West Virginia

c. Text messages.

There have been no reported meetings conducted using text messaging.

a. Arrangements to inspect & copy.

Each "custodian" of records subject to disclosure under the Freedom of Information Act is required to "furnish proper and reasonable opportunities for inspection and examination of the records in his office and reasonable facilities for making memoranda or abstracts therefrom, during the usual business hours, to all persons having occasion to make examination of them." W. Va. Code § 29B-1-3(3).

3. Contents of request for ruling.

(This section is blank. See the point above.)

K. On-line dissemination.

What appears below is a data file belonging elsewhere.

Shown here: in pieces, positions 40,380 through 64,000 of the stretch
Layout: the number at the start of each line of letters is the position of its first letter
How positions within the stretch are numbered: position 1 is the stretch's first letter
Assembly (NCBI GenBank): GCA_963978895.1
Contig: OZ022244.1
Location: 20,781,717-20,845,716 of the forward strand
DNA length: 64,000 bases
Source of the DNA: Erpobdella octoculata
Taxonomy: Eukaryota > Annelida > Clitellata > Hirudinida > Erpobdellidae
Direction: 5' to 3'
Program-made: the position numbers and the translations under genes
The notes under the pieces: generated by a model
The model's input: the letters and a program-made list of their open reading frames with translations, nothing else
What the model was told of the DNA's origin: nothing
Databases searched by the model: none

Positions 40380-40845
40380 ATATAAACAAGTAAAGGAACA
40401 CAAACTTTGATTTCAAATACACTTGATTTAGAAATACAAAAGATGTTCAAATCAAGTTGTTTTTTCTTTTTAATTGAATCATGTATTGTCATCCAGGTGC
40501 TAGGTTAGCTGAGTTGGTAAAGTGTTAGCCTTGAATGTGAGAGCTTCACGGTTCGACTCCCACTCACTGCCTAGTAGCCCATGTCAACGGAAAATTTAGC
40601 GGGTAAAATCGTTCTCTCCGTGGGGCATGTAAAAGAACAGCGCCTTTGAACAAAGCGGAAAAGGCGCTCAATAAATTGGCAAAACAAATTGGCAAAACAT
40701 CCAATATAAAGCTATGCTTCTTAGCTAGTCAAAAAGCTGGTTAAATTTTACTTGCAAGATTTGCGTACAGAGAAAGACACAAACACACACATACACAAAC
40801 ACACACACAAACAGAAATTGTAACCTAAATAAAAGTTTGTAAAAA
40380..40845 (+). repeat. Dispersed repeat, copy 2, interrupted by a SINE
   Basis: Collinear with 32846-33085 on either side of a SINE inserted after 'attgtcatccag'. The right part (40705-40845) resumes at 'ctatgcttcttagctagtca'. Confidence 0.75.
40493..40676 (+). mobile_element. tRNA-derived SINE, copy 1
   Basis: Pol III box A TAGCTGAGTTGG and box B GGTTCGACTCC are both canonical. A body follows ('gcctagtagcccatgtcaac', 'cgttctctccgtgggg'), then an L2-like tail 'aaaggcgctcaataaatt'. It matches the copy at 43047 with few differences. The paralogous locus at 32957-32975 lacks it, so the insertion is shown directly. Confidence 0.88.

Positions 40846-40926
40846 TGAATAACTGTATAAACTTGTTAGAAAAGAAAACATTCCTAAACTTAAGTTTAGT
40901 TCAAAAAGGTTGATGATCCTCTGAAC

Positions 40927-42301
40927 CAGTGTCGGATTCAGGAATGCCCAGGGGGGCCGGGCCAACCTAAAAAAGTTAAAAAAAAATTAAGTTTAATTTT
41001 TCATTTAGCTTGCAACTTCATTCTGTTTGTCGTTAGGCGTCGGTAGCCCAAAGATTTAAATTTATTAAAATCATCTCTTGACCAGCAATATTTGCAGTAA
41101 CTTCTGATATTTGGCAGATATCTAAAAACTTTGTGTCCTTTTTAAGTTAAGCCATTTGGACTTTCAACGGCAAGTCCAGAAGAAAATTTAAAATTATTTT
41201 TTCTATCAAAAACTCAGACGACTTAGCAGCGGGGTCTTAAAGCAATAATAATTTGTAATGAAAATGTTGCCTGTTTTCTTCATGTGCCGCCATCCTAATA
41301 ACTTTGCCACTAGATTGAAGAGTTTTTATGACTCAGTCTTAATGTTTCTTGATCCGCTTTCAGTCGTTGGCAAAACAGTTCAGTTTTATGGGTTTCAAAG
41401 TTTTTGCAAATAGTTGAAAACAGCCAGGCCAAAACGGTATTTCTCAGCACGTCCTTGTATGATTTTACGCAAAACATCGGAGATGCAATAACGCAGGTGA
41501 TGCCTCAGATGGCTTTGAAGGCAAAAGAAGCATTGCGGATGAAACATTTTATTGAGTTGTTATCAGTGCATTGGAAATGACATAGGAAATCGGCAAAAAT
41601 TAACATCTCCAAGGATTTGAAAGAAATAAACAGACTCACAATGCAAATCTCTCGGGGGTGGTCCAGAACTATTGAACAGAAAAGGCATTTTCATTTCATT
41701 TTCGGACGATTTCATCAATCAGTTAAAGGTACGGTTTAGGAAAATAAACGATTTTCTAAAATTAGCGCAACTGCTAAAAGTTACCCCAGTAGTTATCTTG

When requested records are transferred to FOIA requesters by e-mail or are downloaded by requesters from a government website, no fees should be assessed as the government body would have incurred no “actual cost of reproduction.”

2. Special or emergency meetings.

(This section is blank. See the subpoints below.)

b. Disclosure of non-confidential source's name

There is no West Virginia caselaw or statute addressing whether a journalist may be deemed to have waived the privilege. Because the privilege is constitutional in nature, it is likely the privilege may never be deemed to have been waived.

1. Time limit.

(This section is blank. See the point above.)

10. Fines.

Section 7 of the Open Meetings Act provides that a knowing and willful violation of the Open Meetings Act by a member of a public or governmental body constitutes a misdemeanor. The Act provides for a fine of not less than $100 nor more than $500. For second and subsequent offenses a fine of not less than $100 nor more than $1000 may be levied. W. Va. Code §  6-9A-7.